Petitioner contends that the evidence does not support respondent's finding that Gerald was a dependent of Braden. In considering this contention we are governed by sections of the Labor Code. Section 3503 provides that: ‘No person is a dependent of any deceased employee unless in good faith a member of the family or household of the employee, or unless the person bears to the employee’ certain specified relationships, none of which apply to Gerald. This section does not require relationship by blood or marriage between the alleged dependent and the employee.
‘The two classifications here, one of persons who are in good faith members of the employee's family or household, and the other of persons having specific relations of kinship, are clearly used in the alternative, and are to be separately considered.’ Moore Shipbuilding Corp. v. Industrial Accident Comm., 185 Cal. 200, 206, 196 P. 257, 259, 13 A.L.R. 676; Federal Mutual Liability Ins. Co. v. Industrial Accident Comm., 187 Cal. 469, 474, 202 P. 664.
Whether the claimant is a dependent and the degree of dependency are alike questions of fact for the respondent commission to determine, for Section 3502 of the Labor Code provides:
‘In all other cases [that is, cases not governed by specified relationships], questions of entire or partial dependency and questions as to who are dependents and the extent of their dependency shall be determined in accordance with the facts as they exist at the time of the injury of the employee.’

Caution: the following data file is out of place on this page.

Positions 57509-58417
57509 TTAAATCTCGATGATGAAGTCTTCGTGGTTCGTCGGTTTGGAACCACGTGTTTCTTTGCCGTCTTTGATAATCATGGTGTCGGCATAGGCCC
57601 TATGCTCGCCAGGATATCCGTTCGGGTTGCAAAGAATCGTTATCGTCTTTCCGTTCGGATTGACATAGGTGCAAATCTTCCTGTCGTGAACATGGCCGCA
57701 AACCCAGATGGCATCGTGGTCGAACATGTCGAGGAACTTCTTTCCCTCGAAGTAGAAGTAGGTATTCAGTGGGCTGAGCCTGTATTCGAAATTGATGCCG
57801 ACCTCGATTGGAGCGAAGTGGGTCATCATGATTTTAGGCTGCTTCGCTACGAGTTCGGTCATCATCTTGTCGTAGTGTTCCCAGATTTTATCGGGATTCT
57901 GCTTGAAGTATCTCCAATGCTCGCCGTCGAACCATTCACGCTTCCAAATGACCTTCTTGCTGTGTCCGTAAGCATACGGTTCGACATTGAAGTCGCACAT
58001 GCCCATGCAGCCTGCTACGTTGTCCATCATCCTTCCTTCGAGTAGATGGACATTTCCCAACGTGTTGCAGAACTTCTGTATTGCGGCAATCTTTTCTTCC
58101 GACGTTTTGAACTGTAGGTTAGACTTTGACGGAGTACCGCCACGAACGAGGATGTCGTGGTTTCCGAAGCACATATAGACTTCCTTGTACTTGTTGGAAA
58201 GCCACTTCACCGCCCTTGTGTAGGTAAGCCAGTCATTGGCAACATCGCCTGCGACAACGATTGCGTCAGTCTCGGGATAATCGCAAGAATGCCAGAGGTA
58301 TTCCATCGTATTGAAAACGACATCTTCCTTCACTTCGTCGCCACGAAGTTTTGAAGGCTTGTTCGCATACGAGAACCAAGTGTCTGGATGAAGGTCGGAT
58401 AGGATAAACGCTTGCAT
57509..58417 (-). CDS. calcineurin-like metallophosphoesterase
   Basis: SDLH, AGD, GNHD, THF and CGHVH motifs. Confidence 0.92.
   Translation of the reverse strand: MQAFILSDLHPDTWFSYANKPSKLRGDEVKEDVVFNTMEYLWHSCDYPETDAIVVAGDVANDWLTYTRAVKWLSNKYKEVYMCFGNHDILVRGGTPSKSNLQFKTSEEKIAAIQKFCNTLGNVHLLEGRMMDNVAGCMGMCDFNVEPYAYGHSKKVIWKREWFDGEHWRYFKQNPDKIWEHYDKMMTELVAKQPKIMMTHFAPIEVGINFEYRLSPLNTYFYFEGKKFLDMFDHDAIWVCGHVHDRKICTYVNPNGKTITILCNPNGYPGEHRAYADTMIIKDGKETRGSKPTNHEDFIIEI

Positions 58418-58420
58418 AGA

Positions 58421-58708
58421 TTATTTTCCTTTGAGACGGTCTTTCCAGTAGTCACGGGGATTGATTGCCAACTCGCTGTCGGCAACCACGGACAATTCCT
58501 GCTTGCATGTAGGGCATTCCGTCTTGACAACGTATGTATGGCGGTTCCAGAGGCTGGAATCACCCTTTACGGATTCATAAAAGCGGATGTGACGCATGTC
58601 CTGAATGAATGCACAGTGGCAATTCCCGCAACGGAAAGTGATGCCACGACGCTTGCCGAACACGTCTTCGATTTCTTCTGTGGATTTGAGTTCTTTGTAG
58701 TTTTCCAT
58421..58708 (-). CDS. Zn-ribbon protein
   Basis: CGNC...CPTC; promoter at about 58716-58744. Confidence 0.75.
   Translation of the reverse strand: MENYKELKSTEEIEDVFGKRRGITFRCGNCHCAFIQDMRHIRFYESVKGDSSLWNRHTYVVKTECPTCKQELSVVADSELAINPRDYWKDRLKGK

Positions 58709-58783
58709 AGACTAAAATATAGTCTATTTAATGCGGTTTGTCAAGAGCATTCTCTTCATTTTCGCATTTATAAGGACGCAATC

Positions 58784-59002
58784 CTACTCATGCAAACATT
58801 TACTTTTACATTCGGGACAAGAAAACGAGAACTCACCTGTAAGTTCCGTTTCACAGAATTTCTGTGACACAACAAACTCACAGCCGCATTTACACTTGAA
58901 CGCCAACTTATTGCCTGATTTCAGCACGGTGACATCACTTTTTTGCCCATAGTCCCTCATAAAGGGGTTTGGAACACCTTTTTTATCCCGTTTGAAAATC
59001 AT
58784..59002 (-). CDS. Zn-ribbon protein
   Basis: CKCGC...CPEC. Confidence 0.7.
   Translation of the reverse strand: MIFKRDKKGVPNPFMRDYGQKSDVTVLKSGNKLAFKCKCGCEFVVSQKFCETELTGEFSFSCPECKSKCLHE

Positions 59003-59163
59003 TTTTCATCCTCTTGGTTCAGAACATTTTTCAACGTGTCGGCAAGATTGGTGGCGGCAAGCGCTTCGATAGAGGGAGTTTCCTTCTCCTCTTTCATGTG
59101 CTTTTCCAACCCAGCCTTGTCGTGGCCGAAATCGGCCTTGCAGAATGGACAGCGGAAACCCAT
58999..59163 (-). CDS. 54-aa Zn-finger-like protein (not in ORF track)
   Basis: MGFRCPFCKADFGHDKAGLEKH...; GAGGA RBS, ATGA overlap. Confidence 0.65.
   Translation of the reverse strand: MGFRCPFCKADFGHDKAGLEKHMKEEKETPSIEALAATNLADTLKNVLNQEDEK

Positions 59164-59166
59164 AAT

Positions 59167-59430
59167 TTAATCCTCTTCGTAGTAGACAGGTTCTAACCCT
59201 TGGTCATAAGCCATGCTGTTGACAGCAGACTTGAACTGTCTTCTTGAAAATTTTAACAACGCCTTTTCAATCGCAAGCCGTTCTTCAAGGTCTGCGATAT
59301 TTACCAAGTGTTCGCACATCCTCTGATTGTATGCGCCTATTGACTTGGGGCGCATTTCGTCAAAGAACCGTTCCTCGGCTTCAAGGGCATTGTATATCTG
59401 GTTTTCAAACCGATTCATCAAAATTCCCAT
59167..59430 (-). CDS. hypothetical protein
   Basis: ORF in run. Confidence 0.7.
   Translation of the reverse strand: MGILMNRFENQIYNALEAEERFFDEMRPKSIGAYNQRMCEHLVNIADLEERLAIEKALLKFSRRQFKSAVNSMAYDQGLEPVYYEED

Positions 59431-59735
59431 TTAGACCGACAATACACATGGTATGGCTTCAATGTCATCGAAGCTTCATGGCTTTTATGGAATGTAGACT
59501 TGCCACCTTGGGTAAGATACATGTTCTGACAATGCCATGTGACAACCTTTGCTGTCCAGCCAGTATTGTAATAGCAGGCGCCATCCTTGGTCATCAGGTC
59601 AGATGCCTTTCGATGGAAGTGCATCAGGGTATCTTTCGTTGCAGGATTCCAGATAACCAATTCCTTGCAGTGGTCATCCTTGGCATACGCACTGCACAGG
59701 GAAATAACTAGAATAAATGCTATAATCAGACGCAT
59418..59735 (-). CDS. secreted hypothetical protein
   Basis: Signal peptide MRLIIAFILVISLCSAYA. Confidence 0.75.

Interpretative of the foregoing, it has been said that the power of the legislature to determine what classes of dependents shall come within the Workmen's Compensation Act is not measured by commonlaw rules of kinship, inheritance and liability for maintenance and support. Moore Shipbuilding Corp. v. Industrial Accident Comm., supra. Also it has been said that dependency does not mean absolute dependency for the necessities of life, but that it is sufficient that the contributions of the workman are looked to for support and the maintenance of the dependent's accustomed mode of living. Larsen v. Industrial Accident Comm., 34 Cal.2d 772, 215 P.2d 16. The statute expressly declares that the death benefit must be computed on the rate of contributions at the time of the injury which causes the death. California Casualty Indemnity Exchange v. Industrial Accident Comm., 211 Cal. 218, 295 P. 34. We think that respondent commission was justified in finding that Braden had, in fact, established and was maintaining a household or family and that Gerald was a member in good faith thereof. In Moore Shipbuilding Corp v. Industrial Accident Comm., supra, the employee had been living in meretricious relations with the mother of the minor claimant. On the question of whether or not the minor was a member of the employee's household, the Supreme Court said, 185 Cal. at page 207, 196 P. at page 260: ‘There can be no doubt that Bauer, Mrs. Miller, and the little girl [Ida Miller] constituted a family or household. They were living together in all the inter-dependency and intimacy of man and wife and their legitimate offspring.’ In Federal Mutual Liability Ins. Co. v. Industrial Accident Comm., supra, 187 Cal. at pages 470, 474, 202 P. at page 665, while considering a relationship similar to that involved in the instant case, the Supreme Court said: ‘From that time Thompson and Mrs. Gnash lived together openly as husband and wife. Mrs. Gnash used the name ‘Mrs. Thompson’, and Bertha [her minor child] was called ‘Bertha Thompson’. Thompson supported them entirely, giving the money to Mrs. Gnash, who bought what she wanted for Bertha. * * * We think the facts of the case at bar, as already brought out, show that the three people were living together as a family and were members of one household.' The case last cited further held it to be clear from the wording of the act that the benefit of the statute does not depend upon legal liability for support and that, although the minor in that case, Bertha Gnash, had a father who was legally liable for her support, yet within the meaning of the act she was at the time the employee received the injury from which he died ‘already dependent upon him’. Said the court: ‘[I]f she were in fact a dependent of Thompson, the effect of his death upon her is the same whether she had a father who was legally liable for her support or not. If she was in fact a dependent of Thompson, and was in good faith a member of his household, she was entitled to compensation, whether or not her father was living.’